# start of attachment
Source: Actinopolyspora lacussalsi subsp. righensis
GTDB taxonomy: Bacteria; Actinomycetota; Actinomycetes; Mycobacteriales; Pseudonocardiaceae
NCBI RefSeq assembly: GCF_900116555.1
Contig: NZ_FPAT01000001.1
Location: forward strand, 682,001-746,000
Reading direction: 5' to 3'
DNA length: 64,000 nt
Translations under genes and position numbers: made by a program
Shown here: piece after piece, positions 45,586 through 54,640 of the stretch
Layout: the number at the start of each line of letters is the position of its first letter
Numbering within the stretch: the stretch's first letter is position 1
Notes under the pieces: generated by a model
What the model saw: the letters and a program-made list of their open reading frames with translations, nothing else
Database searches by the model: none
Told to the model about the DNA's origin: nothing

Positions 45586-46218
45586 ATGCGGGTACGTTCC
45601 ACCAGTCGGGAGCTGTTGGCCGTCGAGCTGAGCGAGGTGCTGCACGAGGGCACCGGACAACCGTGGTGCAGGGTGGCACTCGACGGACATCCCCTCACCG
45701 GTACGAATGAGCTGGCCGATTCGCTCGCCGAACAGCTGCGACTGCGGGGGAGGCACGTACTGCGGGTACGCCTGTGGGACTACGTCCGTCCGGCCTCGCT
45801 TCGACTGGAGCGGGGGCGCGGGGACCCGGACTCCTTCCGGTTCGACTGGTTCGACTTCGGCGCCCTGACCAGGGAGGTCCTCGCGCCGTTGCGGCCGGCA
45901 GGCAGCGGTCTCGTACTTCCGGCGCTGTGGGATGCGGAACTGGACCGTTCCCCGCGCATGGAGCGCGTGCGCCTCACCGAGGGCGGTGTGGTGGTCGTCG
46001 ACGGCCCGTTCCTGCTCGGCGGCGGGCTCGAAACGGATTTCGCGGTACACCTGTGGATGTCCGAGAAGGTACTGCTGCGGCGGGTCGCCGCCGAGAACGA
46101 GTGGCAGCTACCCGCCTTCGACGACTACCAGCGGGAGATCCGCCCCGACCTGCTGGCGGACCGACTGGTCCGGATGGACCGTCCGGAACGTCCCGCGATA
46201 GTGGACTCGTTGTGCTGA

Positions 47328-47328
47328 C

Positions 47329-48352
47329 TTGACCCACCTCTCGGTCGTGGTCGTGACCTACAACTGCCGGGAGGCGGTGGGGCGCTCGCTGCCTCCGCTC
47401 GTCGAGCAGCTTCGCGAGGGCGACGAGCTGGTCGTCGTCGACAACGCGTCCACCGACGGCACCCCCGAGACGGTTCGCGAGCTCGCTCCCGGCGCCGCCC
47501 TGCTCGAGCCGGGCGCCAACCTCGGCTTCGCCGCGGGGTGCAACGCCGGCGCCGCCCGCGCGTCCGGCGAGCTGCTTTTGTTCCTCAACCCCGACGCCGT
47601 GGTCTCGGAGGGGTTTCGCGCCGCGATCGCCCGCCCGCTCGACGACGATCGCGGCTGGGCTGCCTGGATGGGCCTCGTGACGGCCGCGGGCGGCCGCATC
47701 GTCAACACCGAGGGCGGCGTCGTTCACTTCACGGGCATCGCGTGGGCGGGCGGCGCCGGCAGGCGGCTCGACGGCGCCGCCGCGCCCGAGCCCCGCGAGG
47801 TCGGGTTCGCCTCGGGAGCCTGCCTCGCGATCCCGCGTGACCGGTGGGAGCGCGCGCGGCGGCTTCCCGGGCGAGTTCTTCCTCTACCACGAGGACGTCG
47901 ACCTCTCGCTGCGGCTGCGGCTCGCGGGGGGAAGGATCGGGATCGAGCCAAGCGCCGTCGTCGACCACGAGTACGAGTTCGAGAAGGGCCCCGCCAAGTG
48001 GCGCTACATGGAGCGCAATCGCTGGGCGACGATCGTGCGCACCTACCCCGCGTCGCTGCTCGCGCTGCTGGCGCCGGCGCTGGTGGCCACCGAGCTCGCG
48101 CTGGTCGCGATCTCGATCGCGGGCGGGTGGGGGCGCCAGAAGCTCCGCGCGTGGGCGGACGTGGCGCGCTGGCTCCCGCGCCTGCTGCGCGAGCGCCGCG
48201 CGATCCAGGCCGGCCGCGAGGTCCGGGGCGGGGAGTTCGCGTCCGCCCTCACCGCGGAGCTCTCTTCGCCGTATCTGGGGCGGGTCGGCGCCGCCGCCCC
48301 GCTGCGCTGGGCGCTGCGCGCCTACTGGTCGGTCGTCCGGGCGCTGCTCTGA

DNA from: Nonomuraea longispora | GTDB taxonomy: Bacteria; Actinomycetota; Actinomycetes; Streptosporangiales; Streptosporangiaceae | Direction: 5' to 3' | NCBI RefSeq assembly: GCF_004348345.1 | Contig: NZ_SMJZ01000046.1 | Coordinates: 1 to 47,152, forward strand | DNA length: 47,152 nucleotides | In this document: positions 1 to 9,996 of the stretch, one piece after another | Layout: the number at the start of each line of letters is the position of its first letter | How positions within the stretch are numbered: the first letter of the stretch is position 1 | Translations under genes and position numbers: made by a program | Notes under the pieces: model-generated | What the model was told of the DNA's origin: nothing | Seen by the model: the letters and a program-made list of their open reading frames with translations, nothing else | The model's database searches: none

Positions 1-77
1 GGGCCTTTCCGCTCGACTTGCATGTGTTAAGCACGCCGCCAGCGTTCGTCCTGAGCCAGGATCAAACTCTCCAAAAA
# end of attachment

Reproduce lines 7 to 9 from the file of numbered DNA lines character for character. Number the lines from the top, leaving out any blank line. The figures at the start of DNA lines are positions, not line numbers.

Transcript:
DNA length: 64,000 nt
Translations under genes and position numbers: made by a program
Shown here: piece after piece, positions 45,586 through 54,640 of the stretch